Event Calendar

Tuesday, September 25, 2018

Tue, Sep 25, 2018

Stephen Nachmanovitch pictured with Violin

"The Art of Is" with Stephen Nachmanovitch

The Mead is teaming up with the First-Year Seminar "Thinking Through Improvisation," taught by Darryl Harper, visiting professor of music, to bring Stephen Nachmanovitch to campus. Nachmanovitch, author of Free Play: Improvisation in Life and Art, argues that improvisation and creativity are important tools for everyone.

Join us for a talk by Nachmanovitch about the connection between time and improvisation. This program is offered in conjunction with the "Thinking Through Improvisation" First-Year Seminar and the Arts at Amherst Initiative. This event is free and open to all!

Ongoing Events

Dave Gloman painting

Re-presenting Nonotuck: The Landscape Paintings of Hitchcock and Gloman

until Oct 29 Frost Library, Mezzanine Gallery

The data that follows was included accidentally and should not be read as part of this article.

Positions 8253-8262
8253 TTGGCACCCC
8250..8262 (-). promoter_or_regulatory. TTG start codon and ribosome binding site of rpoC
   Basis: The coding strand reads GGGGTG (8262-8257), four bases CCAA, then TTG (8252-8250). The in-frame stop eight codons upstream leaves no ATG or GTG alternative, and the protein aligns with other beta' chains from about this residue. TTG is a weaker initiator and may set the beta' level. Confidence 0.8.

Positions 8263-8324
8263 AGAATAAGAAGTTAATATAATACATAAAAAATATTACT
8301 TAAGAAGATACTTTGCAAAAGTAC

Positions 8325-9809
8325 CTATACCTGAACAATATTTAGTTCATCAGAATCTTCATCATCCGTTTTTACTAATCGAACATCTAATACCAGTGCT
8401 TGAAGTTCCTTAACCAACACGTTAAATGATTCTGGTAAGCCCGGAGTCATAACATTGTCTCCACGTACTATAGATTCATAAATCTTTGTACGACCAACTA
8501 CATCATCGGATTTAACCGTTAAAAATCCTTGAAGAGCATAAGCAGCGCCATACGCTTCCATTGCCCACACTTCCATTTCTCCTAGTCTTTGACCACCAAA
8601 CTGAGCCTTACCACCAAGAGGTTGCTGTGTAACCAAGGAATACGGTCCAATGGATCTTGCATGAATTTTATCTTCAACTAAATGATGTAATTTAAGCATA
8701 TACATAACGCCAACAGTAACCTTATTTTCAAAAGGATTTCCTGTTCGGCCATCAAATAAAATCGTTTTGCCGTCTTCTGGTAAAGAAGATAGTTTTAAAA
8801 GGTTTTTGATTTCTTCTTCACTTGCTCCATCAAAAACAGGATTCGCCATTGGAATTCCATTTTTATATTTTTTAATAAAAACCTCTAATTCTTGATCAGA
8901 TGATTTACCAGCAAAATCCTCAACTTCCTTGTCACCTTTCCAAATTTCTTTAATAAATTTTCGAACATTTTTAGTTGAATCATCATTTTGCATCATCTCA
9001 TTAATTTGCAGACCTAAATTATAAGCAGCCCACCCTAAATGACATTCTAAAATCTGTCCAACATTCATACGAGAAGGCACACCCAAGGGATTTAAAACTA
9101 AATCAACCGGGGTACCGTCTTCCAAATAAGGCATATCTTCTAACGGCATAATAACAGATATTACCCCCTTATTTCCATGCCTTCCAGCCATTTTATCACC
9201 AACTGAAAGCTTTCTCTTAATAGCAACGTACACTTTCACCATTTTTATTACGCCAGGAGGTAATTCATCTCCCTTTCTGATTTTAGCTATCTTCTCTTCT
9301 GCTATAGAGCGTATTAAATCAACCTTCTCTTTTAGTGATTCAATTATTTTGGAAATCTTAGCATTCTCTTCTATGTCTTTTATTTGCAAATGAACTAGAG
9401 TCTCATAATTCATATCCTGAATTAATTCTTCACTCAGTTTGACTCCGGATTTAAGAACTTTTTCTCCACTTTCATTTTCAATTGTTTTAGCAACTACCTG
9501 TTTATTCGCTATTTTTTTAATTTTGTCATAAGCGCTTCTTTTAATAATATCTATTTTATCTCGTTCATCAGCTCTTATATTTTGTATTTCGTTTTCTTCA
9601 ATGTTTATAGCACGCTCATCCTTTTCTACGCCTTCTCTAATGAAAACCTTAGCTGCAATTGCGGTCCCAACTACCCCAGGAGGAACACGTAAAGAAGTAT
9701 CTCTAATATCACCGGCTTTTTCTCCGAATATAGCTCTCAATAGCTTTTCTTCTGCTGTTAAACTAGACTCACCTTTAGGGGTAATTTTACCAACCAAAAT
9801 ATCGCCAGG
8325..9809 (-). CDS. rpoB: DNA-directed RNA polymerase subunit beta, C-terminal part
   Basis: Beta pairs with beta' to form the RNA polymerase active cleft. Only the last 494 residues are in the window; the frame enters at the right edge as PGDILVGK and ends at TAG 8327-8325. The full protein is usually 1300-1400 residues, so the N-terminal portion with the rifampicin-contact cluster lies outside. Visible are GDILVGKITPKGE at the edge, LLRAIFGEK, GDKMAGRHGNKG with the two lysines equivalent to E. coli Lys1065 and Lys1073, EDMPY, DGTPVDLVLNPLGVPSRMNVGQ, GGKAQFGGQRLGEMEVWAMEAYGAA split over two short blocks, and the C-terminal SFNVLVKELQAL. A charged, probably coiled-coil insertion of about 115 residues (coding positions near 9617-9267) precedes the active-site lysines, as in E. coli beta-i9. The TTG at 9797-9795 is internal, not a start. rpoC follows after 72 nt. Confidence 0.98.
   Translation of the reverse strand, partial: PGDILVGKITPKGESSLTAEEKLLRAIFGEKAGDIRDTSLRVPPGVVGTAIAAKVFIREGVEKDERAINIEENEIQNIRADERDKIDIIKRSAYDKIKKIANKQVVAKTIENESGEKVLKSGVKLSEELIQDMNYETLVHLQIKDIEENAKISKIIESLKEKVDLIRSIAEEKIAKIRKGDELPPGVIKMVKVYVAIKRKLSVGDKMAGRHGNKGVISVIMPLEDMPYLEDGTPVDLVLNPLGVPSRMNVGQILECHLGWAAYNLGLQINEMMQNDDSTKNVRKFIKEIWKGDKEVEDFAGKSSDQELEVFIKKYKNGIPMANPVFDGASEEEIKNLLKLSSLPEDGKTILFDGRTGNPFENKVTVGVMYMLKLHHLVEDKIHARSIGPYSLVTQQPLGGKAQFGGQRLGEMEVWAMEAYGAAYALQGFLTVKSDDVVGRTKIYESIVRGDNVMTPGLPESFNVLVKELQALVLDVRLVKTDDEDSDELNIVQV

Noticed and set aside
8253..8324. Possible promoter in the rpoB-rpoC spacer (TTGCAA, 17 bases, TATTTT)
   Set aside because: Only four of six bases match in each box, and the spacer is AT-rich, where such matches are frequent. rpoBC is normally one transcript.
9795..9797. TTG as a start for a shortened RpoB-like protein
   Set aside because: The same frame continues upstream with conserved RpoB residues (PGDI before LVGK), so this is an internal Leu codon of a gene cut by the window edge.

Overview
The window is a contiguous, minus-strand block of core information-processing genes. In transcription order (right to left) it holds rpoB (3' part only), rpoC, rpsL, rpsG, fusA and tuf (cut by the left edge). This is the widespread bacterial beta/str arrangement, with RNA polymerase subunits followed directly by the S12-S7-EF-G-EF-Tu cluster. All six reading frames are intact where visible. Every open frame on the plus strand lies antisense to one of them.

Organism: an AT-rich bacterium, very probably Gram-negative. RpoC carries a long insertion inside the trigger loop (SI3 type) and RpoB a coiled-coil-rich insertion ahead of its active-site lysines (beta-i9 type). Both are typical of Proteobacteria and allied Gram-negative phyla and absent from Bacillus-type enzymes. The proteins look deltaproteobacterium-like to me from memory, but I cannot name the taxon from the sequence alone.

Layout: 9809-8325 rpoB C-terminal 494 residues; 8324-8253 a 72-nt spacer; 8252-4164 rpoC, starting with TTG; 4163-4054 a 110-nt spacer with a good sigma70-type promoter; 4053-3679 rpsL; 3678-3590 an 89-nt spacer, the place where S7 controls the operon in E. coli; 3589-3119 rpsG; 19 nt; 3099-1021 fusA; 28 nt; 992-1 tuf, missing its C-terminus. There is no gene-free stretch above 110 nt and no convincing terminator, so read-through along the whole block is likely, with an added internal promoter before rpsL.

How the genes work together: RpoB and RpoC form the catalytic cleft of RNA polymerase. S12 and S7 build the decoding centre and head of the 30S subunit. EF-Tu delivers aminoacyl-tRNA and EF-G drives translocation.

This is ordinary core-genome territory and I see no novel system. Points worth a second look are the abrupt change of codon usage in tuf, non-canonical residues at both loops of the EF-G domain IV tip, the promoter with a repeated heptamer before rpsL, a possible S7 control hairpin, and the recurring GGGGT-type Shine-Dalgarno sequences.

Professor David Gloman has partnered with Kurt Heidinger, director of the Biocitizen School, to create an art event that inspires the public to imagine the unique biocultural character of the Nonotuck biome (also known as the central Connecticut River Valley) by “re-presenting” the landscapes that Orra Hitchcock depicted in the mid 19th century. Professor Gloman has located the sites where they were painted and created his own painted landscape portraits of those sites. View Gloman and Hitchcock's illustrations together in Frost Library's Mezzanine Gallery from September 4 - October 29.

The opening reception will be on September 27 from 4:30 - 6 p.m. in the Center for Humanistic Inquiry (2nd Floor, Frost Library).

Lisa McCarty, Louisa May Alcott’s Desk, Orchard House, 2015. Image courtesy of the artist.

Transcendental Concord: Photographs by Lisa McCarty, on view in the Eli Marsh Gallery Sept. 10–Oct. 12

until Oct 12 Fayerweather Hall, 105: Eli Marsh Gallery

Transcendental Concord: Photographs by Lisa McCarty documents the spirit of Transcendentalism, the 19th-century philosophical movement that embraced idealism, communal living and reverence for the natural world in the face of growing industrialization and inhumanity.